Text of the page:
February 14th, 2009 was a dark day for consumers. Despite the fact that it was Valentines Day, it was also the last day consumers actually had access to all three of their FICO credit scores.
It was February 14th 2009 when Experian and FICO ended their “myFICO.com” partnership that started in June of 2003, leaving us with access to only our FICO scores based on Equifax and TransUnion data.
According to FICO in February 2009, “Experian has notified us that it will terminate its relationship with myFICO.com, effective February 14, 2009.”
According to Experian during the same time frame, “Experian has opted to discontinue its relationship with myFICO effective February 14, 2009.” The news was all bad.
FICO and Experian Team Up
Fast forward a little over four years to today and things are certainly looking up, for a couple of reasons.
First off, Experian and FICO just announced that they would once again team up and make FICO scores based on Experian data available to consumers.
Per a joint press release by Experian and FICO, “Experian will make FICO Scores available to consumers through myFICO.com and through third parties.”
NOTE: It’s important to understand that FICO scores based on Experian data continued to be available to lenders well before and after February 2009, even though they were not available to consumers.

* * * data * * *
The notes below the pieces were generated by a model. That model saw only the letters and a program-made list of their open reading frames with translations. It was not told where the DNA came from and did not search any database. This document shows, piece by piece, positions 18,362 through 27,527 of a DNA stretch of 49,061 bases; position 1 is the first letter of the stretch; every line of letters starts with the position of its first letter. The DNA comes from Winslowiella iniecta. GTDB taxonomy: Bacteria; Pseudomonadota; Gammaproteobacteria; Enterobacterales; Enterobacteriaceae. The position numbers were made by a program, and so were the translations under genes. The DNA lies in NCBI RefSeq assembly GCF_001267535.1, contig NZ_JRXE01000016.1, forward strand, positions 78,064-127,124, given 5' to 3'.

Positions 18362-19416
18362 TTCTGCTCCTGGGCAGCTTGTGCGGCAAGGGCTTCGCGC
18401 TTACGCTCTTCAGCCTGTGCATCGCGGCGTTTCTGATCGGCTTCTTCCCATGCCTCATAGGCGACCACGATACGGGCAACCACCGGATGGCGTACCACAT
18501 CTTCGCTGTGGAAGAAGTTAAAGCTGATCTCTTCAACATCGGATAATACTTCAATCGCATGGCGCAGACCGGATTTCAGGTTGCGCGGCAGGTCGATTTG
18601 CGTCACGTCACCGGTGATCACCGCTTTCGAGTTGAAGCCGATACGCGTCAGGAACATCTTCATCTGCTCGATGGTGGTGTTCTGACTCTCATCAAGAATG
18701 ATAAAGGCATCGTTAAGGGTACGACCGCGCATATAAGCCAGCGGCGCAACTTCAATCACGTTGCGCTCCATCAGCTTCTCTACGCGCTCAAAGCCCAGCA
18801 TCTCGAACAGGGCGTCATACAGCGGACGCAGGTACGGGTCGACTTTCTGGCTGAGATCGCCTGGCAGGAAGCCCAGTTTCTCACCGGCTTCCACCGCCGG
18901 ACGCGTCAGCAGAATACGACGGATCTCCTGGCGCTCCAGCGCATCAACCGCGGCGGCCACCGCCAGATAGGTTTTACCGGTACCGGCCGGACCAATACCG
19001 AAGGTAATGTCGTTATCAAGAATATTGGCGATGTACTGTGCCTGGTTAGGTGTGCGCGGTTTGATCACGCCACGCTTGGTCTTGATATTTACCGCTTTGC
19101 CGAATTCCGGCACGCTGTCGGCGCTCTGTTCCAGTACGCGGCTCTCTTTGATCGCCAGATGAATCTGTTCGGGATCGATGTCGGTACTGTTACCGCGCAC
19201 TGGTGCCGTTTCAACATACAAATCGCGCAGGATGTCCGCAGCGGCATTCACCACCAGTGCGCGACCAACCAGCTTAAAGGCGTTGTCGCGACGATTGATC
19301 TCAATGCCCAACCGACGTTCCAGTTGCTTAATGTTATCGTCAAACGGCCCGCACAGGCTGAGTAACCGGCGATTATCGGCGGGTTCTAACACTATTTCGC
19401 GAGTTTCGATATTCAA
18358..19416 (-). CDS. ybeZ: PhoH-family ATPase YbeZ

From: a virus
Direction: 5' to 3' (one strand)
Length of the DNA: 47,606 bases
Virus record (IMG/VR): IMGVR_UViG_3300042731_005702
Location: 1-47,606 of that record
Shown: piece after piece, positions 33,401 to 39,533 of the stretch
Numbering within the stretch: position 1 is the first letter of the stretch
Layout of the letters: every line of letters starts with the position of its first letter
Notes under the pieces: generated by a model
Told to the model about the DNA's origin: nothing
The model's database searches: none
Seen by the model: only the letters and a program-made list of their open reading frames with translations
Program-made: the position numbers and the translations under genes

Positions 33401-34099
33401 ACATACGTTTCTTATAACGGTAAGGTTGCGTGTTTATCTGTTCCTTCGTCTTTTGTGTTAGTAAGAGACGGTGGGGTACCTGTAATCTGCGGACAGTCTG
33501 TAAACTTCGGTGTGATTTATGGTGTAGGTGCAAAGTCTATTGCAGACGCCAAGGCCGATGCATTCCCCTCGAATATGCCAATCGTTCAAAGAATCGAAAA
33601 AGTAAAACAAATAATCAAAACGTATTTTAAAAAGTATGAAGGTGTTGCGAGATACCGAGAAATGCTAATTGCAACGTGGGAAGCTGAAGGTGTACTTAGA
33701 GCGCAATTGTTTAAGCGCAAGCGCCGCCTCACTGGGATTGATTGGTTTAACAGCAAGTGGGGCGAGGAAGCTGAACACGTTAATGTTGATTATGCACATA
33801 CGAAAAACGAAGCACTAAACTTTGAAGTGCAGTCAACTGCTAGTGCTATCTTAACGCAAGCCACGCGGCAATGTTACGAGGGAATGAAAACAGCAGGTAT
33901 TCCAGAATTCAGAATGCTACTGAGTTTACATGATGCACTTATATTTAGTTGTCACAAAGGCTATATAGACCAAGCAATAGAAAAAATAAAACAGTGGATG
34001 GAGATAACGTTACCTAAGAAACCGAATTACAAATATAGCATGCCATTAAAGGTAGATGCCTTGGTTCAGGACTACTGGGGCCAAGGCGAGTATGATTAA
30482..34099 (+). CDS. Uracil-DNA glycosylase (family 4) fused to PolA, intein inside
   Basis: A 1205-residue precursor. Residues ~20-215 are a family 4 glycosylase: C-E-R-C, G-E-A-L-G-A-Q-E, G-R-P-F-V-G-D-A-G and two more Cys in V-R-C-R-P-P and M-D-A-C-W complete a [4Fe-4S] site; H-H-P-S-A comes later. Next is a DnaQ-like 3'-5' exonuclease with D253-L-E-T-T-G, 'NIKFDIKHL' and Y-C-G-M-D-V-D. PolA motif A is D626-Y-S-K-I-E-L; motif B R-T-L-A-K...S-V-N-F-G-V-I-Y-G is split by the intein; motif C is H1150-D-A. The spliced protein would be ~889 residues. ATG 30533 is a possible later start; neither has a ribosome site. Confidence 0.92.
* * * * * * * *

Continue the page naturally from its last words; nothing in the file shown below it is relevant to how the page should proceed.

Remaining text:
Why Does This Matter to Consumers?
While this might not seem like earthshattering news to most people, it really is a big deal. Any time a consumer gains or loses access to credit scores that are used by lenders it’s worth noting.
And while the FICO score based on Experian data will undoubtedly come with a price tag (myFICO charges $19.95 for scores based on Equifax and TransUnion data) at least consumers will have the option to get three of their FICO scores, which we haven’t been able to say for over four years now.
Mortgage lenders commonly use all three of your FICO scores as a common component to their underwriting practices. Credit card issuers and auto lenders that use FICO scores generally use only one of your three.
In that scenario you won’t know which of your three FICO scores they’ll use. This underscores the importance of the FICO/Experian announcement.
Experian has been busy!
Not to get lost in the shuffle, Experian has also installed the newest version of the VantageScore credit score, referred to as “VantageScore 3.0.” I wrote about it for Mint, here.
We’ll likely see VantageScore 3.0 available to consumers sooner rather than later as Experian seems to be lightening fast when it comes to making products available to the consumer market.
Plus, a prior version of the VantageScore credit score is already available to consumers, at no cost.
The estimated date of the re-release of the Experian/FICO score via myFICO has not been publicly announced by either party.
But, keep in mind, the plumbing is still in place so it seems like all someone needs to do is turn the water back on. Point being, this shouldn’t take too long.
John Ulzheimer is the President of Consumer Education at SmartCredit.com, the credit blogger for Mint.com, and a contributor for the National Foundation for Credit Counseling. He is an expert on credit reporting, credit scoring and identity theft. Formerly of FICO, Equifax and Credit.com, John is the only recognized credit expert who actually comes from the credit industry. The opinions expressed in his articles are his and not of Mint.com or Intuit. Follow John on Twitter.